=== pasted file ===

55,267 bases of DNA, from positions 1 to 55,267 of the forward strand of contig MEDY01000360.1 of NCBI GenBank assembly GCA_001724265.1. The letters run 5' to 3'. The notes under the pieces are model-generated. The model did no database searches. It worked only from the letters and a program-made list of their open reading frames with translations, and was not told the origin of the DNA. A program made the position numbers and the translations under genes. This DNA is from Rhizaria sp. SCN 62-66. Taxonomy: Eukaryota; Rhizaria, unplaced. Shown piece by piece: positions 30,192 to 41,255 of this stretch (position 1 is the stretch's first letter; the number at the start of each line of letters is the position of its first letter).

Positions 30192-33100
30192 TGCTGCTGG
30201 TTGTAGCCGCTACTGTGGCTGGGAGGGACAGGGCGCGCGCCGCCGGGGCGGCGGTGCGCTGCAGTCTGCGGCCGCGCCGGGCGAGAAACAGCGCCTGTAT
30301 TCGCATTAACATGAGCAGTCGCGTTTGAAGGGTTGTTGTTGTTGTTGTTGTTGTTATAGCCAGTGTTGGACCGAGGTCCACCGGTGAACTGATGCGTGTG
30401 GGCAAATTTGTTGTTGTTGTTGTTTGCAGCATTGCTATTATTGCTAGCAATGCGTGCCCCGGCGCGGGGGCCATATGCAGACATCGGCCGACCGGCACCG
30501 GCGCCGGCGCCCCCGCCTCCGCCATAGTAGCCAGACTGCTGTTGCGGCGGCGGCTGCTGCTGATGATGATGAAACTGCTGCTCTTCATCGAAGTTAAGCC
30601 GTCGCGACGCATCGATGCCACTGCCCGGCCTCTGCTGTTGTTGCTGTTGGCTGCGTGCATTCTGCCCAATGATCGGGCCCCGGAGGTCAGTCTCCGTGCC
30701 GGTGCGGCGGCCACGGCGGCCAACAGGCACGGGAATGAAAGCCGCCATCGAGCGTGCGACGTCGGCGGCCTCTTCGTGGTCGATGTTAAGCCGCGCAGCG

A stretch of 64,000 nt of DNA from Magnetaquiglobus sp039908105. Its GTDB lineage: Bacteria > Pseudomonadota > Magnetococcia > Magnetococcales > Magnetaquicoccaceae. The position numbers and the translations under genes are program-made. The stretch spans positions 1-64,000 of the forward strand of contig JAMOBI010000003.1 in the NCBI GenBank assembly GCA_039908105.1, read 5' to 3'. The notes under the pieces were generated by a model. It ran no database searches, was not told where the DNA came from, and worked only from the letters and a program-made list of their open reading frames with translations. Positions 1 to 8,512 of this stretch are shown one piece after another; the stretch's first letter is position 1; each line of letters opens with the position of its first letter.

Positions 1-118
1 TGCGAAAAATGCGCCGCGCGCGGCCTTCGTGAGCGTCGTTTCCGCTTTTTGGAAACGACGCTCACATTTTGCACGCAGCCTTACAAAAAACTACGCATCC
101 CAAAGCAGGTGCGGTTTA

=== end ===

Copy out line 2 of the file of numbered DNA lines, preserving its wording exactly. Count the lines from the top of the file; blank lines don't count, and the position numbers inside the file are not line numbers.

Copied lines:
Positions 30192-33100